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John Jackson Tells a Ghost Story for Halloween


A close up of a man with a guitar.

This portrait of John Jackson is by Tom Pich and is included in AFC’s National Endowment for the Arts, Folk Arts Program collection. (We also have a framed copy on the wall in our office!) Pich spoke about his portraits of NEA National Heritage Fellows with folklorist Barry Bergey at the Library of Congress in 2018. Find the video at this link.

John Jackson (1924-2002) was a fantastic singer and guitarist; he was one of the most significant Black Appalachian musicians to begin his professional career in the 1960s. You can read all about his blues career on numerous websites including that of Smithsonian Folkways and in the sleeve notes to his many albums. But did you know he also liked ghost stories? In this blog, you’ll hear (and read) his version of a story about two preachers who attempt to spend the night in a haunted house. He called it “The Preachers and the Spooks.”

First, some of that musical background. Jackson’s roots in the Virginia mountains put him at the nexus of Piedmont blues, rural gospel, early ballads, and old-time string band music. This broad repertoire allowed him to fit comfortably in the category of “songster,” but he also embraced the moniker “bluesman.”  He grew up playing music, which he learned mainly from a very musical family in which everyone sang and played multiple instruments. He also learned from recordings of such masters as Mississippi John Hurt and the Carter Family. He played many house parties and dances in his teens and twenties, but he stopped playing in public in the mid 1940s after witnessing a violent altercation at a party where he was playing.

In 1964, folklorist Chuck Perdue met John Jackson in a gas station and struck up a friendship. Uncharacteristically, Jackson was playing outside his home because he had agreed to give a guitar lesson to an acquaintance at the station, where the other man worked. After hearing Jackson play, Perdue realized what a major talent he was, and arranged some concert appearances. This led Jackson to meet and play with most of the prominent blues musicians in his area, including John Cephas, Phil Wiggins, Archie Edwards, Warner Williams, and Jay Summerour. His friendly personality made him a favorite of all who met him, but his great talent was even more extraordinary. He was awarded a National Heritage Fellowship in 1986.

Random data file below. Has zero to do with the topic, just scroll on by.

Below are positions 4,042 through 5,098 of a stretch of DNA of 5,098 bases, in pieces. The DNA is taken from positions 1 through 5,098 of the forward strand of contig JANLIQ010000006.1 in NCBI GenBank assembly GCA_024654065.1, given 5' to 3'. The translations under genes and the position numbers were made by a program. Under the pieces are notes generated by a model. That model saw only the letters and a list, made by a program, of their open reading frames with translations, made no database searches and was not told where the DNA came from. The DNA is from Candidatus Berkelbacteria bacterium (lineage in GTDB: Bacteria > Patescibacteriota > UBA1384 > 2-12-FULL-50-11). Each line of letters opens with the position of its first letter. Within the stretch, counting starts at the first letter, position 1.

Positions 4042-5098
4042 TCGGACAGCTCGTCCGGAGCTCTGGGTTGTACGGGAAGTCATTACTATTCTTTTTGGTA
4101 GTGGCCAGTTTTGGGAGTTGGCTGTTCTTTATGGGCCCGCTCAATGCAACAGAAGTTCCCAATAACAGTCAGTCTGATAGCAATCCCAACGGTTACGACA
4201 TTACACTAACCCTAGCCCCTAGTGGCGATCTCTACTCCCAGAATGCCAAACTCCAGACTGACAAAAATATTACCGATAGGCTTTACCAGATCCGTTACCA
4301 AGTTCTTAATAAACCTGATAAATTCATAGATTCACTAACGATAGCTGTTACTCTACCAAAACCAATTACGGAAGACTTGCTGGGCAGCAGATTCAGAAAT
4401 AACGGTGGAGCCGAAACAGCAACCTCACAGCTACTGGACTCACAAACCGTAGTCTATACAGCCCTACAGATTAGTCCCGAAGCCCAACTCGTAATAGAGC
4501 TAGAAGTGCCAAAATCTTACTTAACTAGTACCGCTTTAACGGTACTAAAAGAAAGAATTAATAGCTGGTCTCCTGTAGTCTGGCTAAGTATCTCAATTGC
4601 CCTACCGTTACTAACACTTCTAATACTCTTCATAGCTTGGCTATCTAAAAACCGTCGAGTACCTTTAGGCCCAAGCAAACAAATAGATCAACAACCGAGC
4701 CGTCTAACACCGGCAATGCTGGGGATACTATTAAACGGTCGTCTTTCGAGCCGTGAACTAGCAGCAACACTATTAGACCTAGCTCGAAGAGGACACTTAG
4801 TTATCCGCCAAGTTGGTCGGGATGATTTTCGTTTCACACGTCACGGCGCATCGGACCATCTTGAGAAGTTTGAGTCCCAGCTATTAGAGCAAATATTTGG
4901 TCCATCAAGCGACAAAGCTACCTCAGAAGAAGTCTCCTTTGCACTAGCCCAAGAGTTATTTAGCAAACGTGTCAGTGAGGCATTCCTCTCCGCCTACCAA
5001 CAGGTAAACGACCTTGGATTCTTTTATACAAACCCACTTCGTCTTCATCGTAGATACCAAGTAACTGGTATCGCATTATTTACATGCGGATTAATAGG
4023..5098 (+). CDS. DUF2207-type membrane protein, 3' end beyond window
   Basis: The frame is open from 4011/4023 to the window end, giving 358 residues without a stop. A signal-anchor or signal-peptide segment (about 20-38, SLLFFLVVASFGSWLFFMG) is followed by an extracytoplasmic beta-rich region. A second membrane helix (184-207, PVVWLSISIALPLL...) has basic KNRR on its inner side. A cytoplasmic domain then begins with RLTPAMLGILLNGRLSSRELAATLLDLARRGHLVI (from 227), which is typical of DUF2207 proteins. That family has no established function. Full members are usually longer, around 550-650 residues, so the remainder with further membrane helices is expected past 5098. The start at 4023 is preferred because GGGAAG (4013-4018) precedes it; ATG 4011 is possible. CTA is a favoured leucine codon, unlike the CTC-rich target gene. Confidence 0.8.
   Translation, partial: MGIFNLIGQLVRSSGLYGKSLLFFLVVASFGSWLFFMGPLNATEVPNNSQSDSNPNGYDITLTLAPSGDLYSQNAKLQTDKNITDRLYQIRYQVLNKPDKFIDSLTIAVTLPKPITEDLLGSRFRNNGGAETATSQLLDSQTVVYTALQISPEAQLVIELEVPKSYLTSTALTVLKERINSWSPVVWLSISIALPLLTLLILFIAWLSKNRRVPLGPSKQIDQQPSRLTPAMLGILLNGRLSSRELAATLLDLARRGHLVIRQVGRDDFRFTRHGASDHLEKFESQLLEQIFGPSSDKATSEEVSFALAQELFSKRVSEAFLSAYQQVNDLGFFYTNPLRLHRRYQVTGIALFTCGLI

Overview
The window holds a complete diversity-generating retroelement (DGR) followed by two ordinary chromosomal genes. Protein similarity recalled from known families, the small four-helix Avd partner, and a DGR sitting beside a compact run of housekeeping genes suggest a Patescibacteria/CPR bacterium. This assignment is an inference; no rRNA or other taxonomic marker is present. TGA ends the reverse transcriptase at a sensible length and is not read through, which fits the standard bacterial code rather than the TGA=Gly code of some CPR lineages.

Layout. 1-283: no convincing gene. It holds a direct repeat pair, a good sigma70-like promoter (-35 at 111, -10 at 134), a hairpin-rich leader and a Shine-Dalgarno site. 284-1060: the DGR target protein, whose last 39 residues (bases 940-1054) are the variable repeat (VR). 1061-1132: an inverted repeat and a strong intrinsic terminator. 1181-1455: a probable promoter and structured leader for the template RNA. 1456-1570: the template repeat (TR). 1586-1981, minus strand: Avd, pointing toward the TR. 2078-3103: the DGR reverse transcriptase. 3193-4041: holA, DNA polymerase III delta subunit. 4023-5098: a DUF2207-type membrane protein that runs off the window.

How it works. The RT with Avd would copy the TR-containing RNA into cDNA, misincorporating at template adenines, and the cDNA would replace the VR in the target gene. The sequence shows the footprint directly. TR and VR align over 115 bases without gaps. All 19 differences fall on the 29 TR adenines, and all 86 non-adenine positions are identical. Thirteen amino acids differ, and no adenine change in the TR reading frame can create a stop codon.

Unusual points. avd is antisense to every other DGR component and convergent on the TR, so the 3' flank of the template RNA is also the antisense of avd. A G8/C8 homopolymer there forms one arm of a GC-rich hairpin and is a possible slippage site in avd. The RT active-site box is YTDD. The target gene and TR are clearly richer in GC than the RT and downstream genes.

Jackson was also a favorite here at the American Folklife Center during our formative years. He was one of several musicians to play at the reception celebrating AFC’s founding in February, 1976. He also played in our Neptune Plaza Concert Series in 1983 and 1986.

A man plays the guitar.

John Jackson, on the Library of Congress Neptune Plaza in 1986.

Less well known than his musical prowess was John Jackson’s talent as a storyteller. Although he occasionally worked tales into his concert performances, he particularly loved stories about the supernatural, which he mostly told privately. Our friend Carl Lindahl’s book American Folktales from the Collections of the Library of Congress alerted us that some of these ghost stories were recorded and the tapes are in the AFC archive.